Mutations outside the N-terminal part of RBCK1 may cause polyglucosan body myopathy with immunological dysfunction: expanding the genotype-phenotype spectrum.

A subset of patients with polyglucosan body myopathy was found to have underlying mutations in the RBCK1 gene. Affected patients may display diverse Symptoms ranging from skeletal muscular weakness, cardiomyopathy to chronic autoinflammation and immunodeficiency. It was suggested that the exact localization of the mutation within the gene might be responsible for the specific phenotype, with N-terminal mutations causing severe immunological dysfunction and mutations in the middle or C-terminal part leading to a myopathy phenotype.

We report the clinical, immunological and genetic findings of two unrelated individuals suffering from a childhood-onset RBCK1-asscociated disease caused by the same homozygous truncating mutation (NM_031229.2:c.896_899del,p.Glu299Valfs*46) in the middle part of the RBCK1 gene. Our patients suffered from a myopathy with cardiac involvement, but in contrast to previous reports on mutations in this part of the gene, also displayed signs of autoinflammation and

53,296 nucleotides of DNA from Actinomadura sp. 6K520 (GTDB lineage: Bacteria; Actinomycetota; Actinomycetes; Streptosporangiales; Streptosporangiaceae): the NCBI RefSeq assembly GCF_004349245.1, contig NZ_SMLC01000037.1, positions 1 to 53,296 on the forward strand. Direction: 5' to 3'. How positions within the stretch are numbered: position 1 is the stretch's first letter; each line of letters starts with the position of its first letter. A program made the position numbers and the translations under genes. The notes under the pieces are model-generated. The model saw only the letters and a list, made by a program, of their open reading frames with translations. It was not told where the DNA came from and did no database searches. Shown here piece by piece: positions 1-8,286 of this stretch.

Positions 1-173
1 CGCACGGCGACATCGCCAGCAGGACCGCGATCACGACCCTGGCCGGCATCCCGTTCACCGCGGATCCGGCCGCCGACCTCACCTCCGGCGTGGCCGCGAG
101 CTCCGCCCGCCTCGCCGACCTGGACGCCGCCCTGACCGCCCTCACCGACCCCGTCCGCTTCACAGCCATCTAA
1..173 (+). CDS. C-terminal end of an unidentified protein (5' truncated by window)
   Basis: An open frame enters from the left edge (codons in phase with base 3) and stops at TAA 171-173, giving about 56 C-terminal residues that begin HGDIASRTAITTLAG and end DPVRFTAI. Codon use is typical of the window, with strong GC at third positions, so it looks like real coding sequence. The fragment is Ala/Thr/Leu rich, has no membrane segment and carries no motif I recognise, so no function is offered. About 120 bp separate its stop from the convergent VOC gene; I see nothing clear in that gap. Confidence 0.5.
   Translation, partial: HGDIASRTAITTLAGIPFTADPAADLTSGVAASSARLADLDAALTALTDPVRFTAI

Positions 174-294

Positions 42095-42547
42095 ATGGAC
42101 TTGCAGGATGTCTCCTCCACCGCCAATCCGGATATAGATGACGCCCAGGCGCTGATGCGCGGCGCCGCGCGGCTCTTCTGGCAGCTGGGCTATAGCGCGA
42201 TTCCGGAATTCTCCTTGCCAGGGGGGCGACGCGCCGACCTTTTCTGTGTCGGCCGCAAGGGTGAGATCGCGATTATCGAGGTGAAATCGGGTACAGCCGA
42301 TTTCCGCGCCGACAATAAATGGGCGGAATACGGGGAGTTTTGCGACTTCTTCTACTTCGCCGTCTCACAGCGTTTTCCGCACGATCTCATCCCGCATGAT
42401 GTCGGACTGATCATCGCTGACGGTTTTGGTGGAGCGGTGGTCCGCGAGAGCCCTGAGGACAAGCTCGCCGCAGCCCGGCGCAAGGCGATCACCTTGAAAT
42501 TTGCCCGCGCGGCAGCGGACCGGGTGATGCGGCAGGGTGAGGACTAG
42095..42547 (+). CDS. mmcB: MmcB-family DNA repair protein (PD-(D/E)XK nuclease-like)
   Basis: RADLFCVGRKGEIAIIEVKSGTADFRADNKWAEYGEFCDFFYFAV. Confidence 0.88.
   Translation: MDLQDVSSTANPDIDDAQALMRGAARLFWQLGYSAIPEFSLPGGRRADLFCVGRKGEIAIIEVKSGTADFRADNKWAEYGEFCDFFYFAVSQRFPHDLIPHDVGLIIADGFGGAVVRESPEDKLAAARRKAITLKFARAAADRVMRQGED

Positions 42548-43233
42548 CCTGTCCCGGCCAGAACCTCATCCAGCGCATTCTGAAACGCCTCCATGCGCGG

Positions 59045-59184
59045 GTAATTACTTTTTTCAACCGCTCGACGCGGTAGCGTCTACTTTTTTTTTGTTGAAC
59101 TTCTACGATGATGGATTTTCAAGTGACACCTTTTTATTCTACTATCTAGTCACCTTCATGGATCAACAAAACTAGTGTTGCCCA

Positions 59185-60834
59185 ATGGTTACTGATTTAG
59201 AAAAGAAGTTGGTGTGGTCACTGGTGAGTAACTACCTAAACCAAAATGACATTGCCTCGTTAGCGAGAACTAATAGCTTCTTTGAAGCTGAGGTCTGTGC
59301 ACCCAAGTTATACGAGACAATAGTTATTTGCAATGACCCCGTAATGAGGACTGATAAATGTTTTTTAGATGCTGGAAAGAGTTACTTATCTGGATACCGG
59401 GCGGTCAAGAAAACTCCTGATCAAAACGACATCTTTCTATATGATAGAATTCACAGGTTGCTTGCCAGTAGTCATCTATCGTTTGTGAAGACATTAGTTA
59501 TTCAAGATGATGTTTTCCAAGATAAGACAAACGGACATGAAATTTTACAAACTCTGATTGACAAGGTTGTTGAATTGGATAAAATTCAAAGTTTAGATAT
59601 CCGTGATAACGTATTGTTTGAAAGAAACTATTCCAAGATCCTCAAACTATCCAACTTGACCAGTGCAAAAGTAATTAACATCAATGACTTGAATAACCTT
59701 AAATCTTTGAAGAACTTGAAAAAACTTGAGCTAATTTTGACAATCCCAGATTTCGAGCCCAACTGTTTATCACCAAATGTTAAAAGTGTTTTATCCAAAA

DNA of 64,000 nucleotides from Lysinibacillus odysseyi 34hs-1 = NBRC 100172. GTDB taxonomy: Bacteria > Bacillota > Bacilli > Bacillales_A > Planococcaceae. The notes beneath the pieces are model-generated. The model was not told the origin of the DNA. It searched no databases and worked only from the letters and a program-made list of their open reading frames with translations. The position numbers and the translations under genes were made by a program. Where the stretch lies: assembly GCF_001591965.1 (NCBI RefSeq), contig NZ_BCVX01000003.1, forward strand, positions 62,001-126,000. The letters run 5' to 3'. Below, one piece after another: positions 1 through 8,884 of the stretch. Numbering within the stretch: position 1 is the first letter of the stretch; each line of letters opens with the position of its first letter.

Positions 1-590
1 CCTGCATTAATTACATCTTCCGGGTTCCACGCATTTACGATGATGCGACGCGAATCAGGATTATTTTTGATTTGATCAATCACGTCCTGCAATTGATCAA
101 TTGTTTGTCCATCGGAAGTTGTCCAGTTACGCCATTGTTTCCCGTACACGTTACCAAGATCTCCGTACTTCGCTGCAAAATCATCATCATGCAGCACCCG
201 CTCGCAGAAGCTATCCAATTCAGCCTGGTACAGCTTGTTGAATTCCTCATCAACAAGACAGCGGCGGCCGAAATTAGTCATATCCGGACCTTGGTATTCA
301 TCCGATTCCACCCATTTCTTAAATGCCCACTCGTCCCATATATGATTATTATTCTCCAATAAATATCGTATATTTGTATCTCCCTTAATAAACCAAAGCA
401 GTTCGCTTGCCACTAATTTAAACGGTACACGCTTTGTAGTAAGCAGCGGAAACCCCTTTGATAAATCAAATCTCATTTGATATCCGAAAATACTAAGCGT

Our report suggests that RBCK1 mutations at locations that were previously thought to lack immunological features may also present with
immunological dysfunction later in the disease course. This notably broadens the genotype-phenotype correlation of RBCK1-related polyglucosan body myopathy.